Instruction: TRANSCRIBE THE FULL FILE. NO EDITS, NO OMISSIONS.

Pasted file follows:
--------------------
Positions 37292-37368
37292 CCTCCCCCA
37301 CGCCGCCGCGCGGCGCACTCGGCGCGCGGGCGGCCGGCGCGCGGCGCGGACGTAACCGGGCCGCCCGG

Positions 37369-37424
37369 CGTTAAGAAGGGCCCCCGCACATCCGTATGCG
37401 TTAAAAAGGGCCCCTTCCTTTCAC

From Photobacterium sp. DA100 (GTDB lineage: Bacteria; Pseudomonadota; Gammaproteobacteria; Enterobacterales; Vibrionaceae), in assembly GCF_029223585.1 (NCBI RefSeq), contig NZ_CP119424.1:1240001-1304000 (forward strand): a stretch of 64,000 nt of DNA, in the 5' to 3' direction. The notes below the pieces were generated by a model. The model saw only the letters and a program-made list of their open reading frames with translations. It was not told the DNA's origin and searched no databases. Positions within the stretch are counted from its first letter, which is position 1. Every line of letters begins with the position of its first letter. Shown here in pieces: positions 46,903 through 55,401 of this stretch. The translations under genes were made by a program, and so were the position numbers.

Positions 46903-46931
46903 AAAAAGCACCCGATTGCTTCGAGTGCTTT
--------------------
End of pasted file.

Positions 37292-37368
37292 CCTCCCCCA
37301 CGCCGCCGCGCGGCGCACTCGGCGCGCGGGCGGCCGGCGCGCGGCGCGGACGTAACCGGGCCGCCCGG

Positions 37369-37424
37369 CGTTAAGAAGGGCCCCCGCACATCCGTATGCG
37401 TTAAAAAGGGCCCCTTCCTTTCAC

From Photobacterium sp. DA100 (GTDB lineage: Bacteria; Pseudomonadota; Gammaproteobacteria; Enterobacterales; Vibrionaceae), in assembly GCF_029223585.1 (NCBI RefSeq), contig NZ_CP119424.1:1240001-1304000 (forward strand): a stretch of 64,000 nt of DNA, in the 5' to 3' direction. The notes below the pieces were generated by a model. The model saw only the letters and a program-made list of their open reading frames with translations. It was not told the DNA's origin and searched no databases. Positions within the stretch are counted from its first letter, which is position 1. Every line of letters begins with the position of its first letter. Shown here in pieces: positions 46,903 through 55,401 of this stretch. The translations under genes were made by a program, and so were the position numbers.

Positions 46903-46931
46903 AAAAAGCACCCGATTGCTTCGAGTGCTTT